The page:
The math just doesn't add up for a college football playoff.
That's one man's opinion from Tom Starr, the executive director of the Freedom Bowl, who has taken a hard look at the issue that will be voted upon next month at the College Football Association convention in Dallas. If the majority of the 63 schools approve the playoff, it will be presented to the NCAA convention next January."The last time it came up I know there were 13 votes against because schools were so worried that bowl people would read who voted and who didn't," Starr said. "They didn't want to make the bowls angry. I know there are eight or nine CFA schools who would vote against it right now. Then you've got the Big Ten and Pac-10 (two non-CFA conferences). The MAC (Mid-America Conference) and the Big West would probably vote against it because of the California Bowl."
The Big Ten and PAC-10 conferences are not members of the CFA. Those 20 schools have their own television contract with ABC. They also have their own deal with Rose Bowl - the richest of all the postseason bowls.
Unless the CFA's playoff system could match the estimated $5 million per team payoff of the Rose Bowl, the PAC-10 and Big Ten would likely remain on the outside.
Starr is worried about the impact a playoff would have on the smaller bowls - those that don't play on New Year's Day. He says a lot of college football purists still believe in the bowl format where there are at least 18 winners every year.
That's the number of bowls there will be next season as the Copper Bowl in Tucson, Ariz. joins the list.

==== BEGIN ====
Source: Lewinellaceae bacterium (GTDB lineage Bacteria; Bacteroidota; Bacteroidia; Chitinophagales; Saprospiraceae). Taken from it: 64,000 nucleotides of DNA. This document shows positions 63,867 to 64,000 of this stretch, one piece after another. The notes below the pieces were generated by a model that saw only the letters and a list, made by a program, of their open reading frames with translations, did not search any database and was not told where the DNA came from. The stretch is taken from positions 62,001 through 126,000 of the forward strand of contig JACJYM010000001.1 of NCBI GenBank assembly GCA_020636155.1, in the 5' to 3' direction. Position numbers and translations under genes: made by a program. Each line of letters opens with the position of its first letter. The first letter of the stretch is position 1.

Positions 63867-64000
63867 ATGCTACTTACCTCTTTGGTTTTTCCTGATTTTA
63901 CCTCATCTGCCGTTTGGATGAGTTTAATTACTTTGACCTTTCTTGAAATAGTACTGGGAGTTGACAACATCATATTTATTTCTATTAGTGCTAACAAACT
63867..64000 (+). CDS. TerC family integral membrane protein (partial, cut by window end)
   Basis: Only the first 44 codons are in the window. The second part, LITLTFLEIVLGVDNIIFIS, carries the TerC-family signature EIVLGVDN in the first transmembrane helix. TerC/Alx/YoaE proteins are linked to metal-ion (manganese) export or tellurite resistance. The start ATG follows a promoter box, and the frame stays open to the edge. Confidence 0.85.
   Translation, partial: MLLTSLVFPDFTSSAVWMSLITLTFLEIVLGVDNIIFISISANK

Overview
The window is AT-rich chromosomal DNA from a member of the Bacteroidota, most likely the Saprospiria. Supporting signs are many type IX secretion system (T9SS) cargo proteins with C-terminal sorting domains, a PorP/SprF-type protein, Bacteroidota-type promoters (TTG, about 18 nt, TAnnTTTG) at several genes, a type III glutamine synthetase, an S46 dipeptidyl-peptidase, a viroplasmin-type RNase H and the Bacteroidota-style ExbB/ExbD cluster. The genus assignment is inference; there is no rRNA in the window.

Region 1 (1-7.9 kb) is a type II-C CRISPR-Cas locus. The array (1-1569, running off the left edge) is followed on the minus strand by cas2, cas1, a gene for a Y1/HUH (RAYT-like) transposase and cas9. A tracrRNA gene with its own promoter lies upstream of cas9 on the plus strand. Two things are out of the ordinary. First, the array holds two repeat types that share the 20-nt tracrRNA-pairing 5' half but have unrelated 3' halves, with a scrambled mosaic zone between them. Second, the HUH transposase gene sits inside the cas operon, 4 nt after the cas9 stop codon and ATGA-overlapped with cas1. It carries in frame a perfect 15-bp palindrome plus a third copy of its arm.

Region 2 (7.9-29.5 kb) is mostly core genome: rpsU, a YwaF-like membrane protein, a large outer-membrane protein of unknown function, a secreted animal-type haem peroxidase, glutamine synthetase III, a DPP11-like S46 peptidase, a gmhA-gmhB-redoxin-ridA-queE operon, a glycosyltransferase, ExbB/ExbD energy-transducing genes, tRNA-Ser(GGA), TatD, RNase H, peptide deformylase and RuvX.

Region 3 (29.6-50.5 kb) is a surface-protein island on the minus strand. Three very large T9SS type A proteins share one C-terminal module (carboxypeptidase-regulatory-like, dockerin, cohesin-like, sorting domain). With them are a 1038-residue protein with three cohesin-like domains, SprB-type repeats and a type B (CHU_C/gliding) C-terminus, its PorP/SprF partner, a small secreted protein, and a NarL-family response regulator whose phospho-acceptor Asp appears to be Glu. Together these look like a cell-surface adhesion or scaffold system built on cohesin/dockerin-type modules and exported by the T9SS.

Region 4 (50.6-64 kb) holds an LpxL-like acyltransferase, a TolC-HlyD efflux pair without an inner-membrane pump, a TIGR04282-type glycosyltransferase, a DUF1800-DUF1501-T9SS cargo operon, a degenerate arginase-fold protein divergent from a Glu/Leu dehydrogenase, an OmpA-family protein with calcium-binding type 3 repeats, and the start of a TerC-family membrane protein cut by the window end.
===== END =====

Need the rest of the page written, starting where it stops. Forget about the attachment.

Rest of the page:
The television committee of the CFA has come up with a 16-team playoff that would likely employ the New Year's bowls as sites for the quarterfinals. Starr sees that as stealing the thunder of smaller bowls.
"Right now 36 coaches come out wih bowl teams," Starr said. "There are 18 winners. If you have a playoff you have what happened to (former Houston basketball Coach) Guy Lewis. He took his team to three Final Fours, but people said he couldn't coach because he couldn't win the big one."
If there is a playoff, Starr favors the so-called "Vince Dooley Plan" in which two selected teams would play for the national title.
"It's obvious any kind of a playoff plan is not going to help the bowls," Starr said. "In basketball, you can send Georgetown to be the top seed in the West Regional, but if Syracuse played West Virginia in Anaheim (in football), there wouldn't be a person in the stands."
Starr is headed in the other direction. The first "Disneyland Game" will make its debut in 1990 at Anaheim Stadium based on the format of the Kickoff Classic in East Rutherford, N.J.
The CFA playoff plan has one "yes" vote from Missouri. Athletic Director Dick Tamburo said that is the way Missouri will vote - with reservations - when administrative assistant Jim Cochran represents the school at the CFA convention.
"I think we'll support the thing, but how do you support a national championship without the Pac-10 and Big Ten?" Tamburo said.